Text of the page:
Auge showed last winter at Troost Gardens in a show called “Primer” with Luke Firle, Martha Elena, Matthew Willie Garcia, Marcus Cain, Gary Noland and Philip Denker. He also showed at the Beco Gallery’s “Temporalis Rite” exhibit and with NoDivideKC’s Queer Narratives Festival iteration, also shown at the Beco Gallery. In addition, he was a 2021 Exchange Fellowship Resident at the Elsewhere Museum in Greensboro, North Carolina, along with Kansas City artists David Alpert and William Plummer. As if his practice weren’t looking busy enough, he now serves as a co-director and board member at plug gallery and, in early 2022, Auge was named one of the NEA Centerpieces For Social Justice studio residents at the InterUrban ArtHouse in Overland Park, with an exhibition date slated for June 2022. He was also recently highlighted in an issue of “New American Paintings.”
“I have a big philosophy of saying ‘yes’ to everything that comes my way,” he said. “Sometimes I think I’m doing a lot of things at once, but I don’t like to be pinned down, I can’t be pinned down, I won’t be pinned down.”
Auge initially thought he wanted to go into book conservation, but ultimately opted for an AS degree in digital design & print communications, graduating from BridgeValley Community & Technical College, in Montgomery, West Virginia. Once Auge arrived in Kansas City, he knew that he wanted to pursue art full-time and make it his life’s work. He subsequently earned a BA degree in studio art with honors at the University of Missouri-Kansas City while doing shows around the country.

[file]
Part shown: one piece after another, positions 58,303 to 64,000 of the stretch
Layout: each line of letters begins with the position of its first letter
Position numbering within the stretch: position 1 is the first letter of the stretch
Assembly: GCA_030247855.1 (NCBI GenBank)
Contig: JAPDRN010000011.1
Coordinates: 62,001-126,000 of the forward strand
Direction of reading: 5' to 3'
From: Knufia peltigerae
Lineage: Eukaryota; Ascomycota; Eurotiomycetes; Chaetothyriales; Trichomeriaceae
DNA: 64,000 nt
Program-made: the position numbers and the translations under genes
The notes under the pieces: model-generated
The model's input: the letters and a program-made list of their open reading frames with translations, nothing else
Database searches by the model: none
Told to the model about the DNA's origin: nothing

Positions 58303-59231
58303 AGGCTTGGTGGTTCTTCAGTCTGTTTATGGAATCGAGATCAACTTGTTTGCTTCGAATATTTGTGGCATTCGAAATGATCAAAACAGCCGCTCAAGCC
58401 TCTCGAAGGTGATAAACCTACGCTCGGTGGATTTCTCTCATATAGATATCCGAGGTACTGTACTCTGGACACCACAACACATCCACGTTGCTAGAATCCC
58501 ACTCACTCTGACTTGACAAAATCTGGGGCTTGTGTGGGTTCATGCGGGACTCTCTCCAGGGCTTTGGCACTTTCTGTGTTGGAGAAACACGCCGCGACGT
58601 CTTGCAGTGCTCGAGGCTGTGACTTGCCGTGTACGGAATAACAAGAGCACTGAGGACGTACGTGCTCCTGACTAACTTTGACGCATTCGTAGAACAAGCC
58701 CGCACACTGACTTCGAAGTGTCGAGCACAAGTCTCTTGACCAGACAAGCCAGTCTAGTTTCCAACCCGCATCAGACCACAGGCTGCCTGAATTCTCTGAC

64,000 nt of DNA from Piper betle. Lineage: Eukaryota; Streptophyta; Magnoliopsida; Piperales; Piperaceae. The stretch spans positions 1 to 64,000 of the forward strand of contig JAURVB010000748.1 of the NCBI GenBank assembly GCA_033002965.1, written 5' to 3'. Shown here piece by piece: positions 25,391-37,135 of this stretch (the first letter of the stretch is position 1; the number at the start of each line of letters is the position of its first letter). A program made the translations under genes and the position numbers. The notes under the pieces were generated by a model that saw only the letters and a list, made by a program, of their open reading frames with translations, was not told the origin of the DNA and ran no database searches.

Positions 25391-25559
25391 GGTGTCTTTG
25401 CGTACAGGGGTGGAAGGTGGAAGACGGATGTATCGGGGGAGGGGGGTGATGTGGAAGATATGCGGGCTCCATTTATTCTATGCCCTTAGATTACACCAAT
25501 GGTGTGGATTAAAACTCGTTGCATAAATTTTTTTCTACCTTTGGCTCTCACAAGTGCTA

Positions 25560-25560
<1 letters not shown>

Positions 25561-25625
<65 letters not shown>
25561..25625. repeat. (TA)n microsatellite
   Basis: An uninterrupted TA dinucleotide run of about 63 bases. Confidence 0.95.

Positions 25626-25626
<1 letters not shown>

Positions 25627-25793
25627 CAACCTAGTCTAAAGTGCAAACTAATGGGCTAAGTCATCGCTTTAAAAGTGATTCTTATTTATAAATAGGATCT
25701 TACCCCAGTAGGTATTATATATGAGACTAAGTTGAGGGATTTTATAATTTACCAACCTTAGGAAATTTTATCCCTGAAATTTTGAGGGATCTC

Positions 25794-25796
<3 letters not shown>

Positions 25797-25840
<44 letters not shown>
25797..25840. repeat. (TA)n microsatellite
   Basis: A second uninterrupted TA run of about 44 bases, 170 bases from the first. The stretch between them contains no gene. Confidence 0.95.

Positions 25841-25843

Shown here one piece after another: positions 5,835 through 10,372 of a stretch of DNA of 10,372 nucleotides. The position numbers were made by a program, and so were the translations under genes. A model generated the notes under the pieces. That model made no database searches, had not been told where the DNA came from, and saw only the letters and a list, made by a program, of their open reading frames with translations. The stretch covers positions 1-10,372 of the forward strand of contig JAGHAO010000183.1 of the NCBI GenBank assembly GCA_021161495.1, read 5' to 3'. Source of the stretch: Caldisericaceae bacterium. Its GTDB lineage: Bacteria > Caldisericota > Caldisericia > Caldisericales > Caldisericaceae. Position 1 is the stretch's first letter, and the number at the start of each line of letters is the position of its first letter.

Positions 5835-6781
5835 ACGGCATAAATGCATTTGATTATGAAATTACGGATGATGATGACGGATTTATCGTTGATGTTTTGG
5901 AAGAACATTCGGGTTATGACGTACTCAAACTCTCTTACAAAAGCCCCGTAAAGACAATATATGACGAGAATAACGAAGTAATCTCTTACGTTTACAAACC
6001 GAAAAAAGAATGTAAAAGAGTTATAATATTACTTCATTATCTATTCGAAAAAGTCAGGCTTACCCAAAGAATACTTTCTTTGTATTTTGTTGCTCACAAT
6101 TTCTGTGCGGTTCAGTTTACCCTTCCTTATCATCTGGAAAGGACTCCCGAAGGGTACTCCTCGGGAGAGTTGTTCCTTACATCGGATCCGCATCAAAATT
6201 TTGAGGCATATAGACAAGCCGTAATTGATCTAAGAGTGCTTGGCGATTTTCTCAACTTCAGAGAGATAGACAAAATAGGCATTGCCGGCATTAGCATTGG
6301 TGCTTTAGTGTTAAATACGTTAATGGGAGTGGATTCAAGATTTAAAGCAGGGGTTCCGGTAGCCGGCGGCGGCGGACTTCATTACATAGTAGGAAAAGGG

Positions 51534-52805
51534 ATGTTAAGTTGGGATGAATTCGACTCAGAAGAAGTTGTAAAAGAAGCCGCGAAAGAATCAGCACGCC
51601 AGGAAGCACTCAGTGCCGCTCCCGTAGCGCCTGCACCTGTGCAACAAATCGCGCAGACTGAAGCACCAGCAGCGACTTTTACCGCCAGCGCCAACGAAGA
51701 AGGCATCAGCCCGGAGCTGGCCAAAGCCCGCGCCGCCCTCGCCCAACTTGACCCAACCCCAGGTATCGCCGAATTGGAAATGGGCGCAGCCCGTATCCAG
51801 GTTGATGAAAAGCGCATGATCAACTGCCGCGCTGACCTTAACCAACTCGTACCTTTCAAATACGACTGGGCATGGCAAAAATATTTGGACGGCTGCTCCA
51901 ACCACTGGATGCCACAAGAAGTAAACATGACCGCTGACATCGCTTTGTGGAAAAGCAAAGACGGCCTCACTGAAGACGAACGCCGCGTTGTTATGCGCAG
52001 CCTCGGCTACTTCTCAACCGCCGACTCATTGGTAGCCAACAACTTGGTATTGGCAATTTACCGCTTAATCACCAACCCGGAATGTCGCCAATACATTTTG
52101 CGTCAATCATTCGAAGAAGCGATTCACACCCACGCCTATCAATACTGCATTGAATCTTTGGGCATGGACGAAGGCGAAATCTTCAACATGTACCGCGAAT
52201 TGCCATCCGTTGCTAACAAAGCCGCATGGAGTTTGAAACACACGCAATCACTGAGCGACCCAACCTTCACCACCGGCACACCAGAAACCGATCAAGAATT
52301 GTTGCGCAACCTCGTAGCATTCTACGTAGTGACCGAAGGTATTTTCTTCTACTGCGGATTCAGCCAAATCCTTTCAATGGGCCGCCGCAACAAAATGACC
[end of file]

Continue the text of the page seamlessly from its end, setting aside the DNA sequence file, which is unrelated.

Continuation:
Hyeyoung Shin, associate professor of art at UMKC, says that while Auge attended UMKC, he continuously showed not only a “. . . great deal of artmaking skills through his investigative and systematical attitudes towards the medium, but also shared the inspiring contribution of concepts and possibilities as a creative artist.”
Today as maximalist and minimalist worlds collide for the umpteenth time in just a few years, Auge has no plans to slow down or relent in his originality or the language of his artistic intimations. Instead, he plans to continue to adapt, create and go with the flow of artistry born of subtlety, nuance and as ever, the ephemeral — “I am flowing and weaving through all these things simultaneously and I love that. I hope to keep doing that, and I’ll go where one project will send me and then onto the next.”
Auge’s work can be seen at Charlotte Street Foundation Open Studios through June 2022 and at the InterUrban ArtHouse Centerpieces for Social Justice exhibit in June through July of 2022. For more information, visit www.craigdeppenauge.com or www.interurbanarthouse.org/centerpiece-residency.